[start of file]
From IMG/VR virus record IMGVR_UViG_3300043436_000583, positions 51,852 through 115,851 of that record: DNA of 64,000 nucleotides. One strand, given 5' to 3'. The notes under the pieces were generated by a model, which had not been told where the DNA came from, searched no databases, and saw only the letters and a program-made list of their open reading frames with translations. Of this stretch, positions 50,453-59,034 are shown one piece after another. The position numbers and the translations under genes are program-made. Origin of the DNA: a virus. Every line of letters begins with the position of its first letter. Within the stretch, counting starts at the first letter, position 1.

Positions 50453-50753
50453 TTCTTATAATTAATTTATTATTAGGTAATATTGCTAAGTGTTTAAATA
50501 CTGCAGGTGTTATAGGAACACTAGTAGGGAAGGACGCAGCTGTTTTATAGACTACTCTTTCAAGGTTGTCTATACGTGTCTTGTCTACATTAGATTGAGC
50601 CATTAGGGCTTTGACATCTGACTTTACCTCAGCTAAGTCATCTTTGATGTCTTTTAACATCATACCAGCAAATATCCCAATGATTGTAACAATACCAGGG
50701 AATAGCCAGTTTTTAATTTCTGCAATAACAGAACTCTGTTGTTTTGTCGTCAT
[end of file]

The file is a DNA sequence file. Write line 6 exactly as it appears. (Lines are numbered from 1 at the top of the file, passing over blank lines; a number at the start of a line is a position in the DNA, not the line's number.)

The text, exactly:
50701 AATAGCCAGTTTTTAATTTCTGCAATAACAGAACTCTGTTGTTTTGTCGTCAT